The 22nd annual two-day monster shark tournament in Oak Bluffs ended Saturday with a total of 27 sharks caught and submitted, the largest of which was a 399-pound thresher. The team on the Waterbury caught the shark Friday, beating the other 200 boats in the tournament. Their prize was an $80,000 boat.
The scene at the Oak Bluffs harbor was a little like college spring break, except with middle-aged men. As the end of the competition neared, people crowded into the bars by the water or parties on their boats. A man pushed a shopping cart stacked with alcohol along the pier and a barely-dressed passerby looked on in envy. Another man poured a Coors Light on his head while his friend snapped a picture. A blow-up doll sat perched on a fishing pole.
Competitors pulled their boats up and shared war stories with the crowds, their backs arched as they mimicked their fight with the monstrous sea creatures. They proudly displayed the body parts of their prey. One boat had propped up a shark head with an empty Budweiser can clenched between its teeth. A hook still gouged the side of its gum and flies collected around the crevices while blood trickled on the pavement below its severed neck.
At the weigh station, sharks were pulled in and strung up. Rows of people moved around the barriers for a better look. One woman compared the size of the crowd to a Bruce Springsteen concert, but according to Oak Bluffs police chief Erik G. Blake, the turnout was smaller than in recent years.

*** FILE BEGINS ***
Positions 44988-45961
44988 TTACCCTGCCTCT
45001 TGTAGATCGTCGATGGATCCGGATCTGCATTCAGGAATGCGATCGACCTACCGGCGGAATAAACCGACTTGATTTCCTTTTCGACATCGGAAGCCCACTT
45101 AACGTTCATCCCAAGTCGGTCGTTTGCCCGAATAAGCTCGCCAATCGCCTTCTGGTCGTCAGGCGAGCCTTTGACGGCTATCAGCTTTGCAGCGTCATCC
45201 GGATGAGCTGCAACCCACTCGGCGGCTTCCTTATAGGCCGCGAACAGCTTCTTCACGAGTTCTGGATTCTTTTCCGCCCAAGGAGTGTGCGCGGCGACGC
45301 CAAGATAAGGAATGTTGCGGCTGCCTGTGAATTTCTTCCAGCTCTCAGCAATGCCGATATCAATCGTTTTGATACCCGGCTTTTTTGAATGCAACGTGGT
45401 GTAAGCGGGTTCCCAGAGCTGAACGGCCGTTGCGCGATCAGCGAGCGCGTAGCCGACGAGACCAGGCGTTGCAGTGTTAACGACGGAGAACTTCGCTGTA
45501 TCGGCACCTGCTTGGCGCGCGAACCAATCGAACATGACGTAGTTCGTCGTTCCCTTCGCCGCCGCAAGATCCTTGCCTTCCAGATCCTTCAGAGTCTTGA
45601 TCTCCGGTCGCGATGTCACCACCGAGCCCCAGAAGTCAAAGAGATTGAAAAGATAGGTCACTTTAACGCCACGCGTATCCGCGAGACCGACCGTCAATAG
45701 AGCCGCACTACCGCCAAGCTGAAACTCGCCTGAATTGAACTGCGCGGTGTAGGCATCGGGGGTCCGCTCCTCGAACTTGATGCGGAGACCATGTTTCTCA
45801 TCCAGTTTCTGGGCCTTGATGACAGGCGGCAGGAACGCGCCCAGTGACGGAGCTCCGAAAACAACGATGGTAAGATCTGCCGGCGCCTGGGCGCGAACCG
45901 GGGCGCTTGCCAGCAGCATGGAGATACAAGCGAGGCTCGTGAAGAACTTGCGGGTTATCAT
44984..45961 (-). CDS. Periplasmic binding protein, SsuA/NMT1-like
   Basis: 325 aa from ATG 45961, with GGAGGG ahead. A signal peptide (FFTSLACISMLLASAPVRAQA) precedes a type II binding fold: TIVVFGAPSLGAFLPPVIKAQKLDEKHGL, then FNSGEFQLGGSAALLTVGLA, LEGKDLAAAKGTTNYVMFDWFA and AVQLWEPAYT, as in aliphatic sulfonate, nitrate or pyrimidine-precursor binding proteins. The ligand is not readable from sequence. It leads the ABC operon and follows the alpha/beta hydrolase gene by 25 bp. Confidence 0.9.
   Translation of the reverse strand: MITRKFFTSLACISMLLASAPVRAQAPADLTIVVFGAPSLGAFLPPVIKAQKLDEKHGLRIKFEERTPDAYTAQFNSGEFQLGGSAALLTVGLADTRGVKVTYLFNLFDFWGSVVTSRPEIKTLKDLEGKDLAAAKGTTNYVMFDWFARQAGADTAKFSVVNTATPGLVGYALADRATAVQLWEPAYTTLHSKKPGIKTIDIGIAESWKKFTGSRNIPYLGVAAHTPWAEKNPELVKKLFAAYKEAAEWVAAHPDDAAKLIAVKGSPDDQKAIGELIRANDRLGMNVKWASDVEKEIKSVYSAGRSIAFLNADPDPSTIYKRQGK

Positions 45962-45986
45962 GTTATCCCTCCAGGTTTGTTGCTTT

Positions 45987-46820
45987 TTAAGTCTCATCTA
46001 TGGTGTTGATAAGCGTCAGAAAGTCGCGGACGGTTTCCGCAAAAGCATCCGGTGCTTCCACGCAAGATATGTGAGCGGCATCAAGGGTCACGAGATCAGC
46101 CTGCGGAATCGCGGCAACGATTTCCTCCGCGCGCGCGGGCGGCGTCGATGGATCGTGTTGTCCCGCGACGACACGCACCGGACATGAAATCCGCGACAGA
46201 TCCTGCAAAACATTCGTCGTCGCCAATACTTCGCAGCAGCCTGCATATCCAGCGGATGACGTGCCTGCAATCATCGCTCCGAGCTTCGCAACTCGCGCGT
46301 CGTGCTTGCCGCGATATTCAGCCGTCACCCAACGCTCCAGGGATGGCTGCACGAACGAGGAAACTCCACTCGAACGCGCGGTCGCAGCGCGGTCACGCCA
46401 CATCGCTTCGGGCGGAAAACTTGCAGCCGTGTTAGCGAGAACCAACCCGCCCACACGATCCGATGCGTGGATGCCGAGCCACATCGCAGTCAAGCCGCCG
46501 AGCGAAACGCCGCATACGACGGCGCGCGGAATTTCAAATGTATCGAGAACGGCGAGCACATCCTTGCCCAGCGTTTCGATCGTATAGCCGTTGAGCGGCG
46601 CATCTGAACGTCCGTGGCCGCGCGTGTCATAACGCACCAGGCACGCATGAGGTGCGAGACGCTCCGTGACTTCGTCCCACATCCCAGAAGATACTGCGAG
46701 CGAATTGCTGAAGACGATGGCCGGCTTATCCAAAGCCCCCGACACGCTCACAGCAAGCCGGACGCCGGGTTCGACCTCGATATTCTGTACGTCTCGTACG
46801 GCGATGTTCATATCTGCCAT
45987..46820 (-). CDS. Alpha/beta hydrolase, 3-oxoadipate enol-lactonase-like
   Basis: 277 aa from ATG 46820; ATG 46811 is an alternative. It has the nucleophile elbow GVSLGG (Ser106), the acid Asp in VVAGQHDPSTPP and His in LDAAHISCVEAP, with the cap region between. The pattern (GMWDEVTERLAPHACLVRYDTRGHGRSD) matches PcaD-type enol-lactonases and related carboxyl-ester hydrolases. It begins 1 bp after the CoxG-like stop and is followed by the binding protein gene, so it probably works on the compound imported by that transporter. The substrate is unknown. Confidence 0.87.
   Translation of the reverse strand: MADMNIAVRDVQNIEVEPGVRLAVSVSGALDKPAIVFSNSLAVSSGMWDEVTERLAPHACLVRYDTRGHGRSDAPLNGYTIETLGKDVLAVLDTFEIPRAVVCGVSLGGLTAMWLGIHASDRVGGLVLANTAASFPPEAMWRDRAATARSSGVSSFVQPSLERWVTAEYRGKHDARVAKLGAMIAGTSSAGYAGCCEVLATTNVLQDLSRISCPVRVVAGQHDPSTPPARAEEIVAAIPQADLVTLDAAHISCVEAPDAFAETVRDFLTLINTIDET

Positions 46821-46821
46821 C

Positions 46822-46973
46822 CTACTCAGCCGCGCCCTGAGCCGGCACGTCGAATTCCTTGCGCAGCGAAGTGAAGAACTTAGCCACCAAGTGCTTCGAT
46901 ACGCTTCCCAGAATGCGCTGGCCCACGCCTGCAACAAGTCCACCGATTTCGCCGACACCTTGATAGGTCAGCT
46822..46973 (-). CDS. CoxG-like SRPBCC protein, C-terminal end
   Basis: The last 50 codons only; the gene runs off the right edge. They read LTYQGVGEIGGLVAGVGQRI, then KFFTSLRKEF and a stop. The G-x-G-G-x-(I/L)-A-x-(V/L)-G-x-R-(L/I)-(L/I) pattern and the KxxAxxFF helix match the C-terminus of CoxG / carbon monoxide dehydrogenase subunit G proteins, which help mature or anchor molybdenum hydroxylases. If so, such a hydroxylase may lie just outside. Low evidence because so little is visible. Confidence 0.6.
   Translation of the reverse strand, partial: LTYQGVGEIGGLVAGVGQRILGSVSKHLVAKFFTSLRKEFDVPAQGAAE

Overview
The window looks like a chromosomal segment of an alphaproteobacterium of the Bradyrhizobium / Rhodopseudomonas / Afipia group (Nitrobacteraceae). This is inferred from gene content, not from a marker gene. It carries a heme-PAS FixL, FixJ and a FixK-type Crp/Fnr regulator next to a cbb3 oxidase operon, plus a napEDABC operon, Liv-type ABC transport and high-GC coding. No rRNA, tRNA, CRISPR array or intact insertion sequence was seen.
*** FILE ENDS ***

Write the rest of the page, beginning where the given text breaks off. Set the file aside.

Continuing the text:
During the down times, the crowd was kept entertained with Jaws trivia as well as tournament organizer Steven James’s thoughts on the Humane Society, which had hired a plane to carry a banner proclaiming “Shark Tournaments SHAMEFUL” around the Island on Saturday.
“God forbid you ever stand in line and watch a shark tournament,” he yelled into his microphone.
Mr. James declined to speak with a Gazette reporter; a Gazette photographer who ventured into the weigh station area was ordered to leave and threatened with arrest.
The tournament has become a controversial topic on the Vineyard. The Oak Bluffs selectmen refused to grant the event a liquor license earlier in the summer. The Humane Society took out full page ads in both Island papers last week calling for an end to what is viewed by others as a longstanding tradition with economic benefits for Oak Bluffs businesses.
“This is more of a catch and release tournament than a catch and land tournament,” one supporter said, pointing out that 201 boats went out fishing, but only 27 sharks were killed.
“I think this tournament is run right,” said eight-year competitor Matt Tiano of Bedford. “This is as humane as you can make it.”
Weight limits in the tournament require competitors to release smaller sharks.
But the shark tournament’s focus on the larger sharks is what groups like the humane society take issue with. It is an element that some not protesting the event also oppose.
“We’re in the habit of taking big apex predators out of the ocean,” said Bill Mebane, a marine biologist from Woods Hole. He was in town with friends and had just stopped by to check out the tournament.
“It upsets the whole food chain,” he said.
There’s much to be learned from sharks, Mr. Mebane said. From his point of view, sharks should be used for research.
“These sharks have figured out a way of doing things that has worked for millions and millions of years,” he said. “Killing them for the sake of killing them is stupid.”